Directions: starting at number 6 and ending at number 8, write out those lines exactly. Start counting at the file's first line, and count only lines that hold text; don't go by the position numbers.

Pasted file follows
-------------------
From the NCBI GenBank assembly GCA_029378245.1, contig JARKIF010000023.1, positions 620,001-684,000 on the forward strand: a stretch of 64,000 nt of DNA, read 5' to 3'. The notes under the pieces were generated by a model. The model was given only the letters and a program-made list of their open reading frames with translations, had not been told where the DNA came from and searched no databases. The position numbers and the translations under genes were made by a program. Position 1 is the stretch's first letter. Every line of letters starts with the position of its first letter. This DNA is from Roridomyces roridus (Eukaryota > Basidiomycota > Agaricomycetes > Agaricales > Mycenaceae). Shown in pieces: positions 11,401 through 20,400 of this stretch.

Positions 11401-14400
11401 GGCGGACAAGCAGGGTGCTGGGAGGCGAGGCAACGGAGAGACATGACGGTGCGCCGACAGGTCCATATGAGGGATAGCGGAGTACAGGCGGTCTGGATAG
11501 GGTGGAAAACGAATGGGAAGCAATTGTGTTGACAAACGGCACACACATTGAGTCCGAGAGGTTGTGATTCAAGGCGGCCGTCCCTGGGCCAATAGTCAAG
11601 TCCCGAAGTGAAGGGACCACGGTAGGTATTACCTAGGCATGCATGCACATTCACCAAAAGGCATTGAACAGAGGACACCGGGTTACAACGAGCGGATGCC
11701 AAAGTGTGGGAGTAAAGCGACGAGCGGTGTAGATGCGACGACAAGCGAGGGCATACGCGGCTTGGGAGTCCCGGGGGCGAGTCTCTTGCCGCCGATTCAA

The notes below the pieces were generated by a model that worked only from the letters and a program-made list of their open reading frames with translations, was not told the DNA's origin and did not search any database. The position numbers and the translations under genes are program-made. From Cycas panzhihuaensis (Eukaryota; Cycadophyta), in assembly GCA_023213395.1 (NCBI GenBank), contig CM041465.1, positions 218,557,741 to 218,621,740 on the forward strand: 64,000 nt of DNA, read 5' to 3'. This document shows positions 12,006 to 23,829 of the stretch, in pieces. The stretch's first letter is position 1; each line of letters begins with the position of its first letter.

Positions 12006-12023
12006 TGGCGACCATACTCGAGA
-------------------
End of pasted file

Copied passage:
11701 AAAGTGTGGGAGTAAAGCGACGAGCGGTGTAGATGCGACGACAAGCGAGGGCATACGCGGCTTGGGAGTCCCGGGGGCGAGTCTCTTGCCGCCGATTCAA

The notes below the pieces were generated by a model that worked only from the letters and a program-made list of their open reading frames with translations, was not told the DNA's origin and did not search any database. The position numbers and the translations under genes are program-made. From Cycas panzhihuaensis (Eukaryota; Cycadophyta), in assembly GCA_023213395.1 (NCBI GenBank), contig CM041465.1, positions 218,557,741 to 218,621,740 on the forward strand: 64,000 nt of DNA, read 5' to 3'. This document shows positions 12,006 to 23,829 of the stretch, in pieces. The stretch's first letter is position 1; each line of letters begins with the position of its first letter.

Positions 12006-12023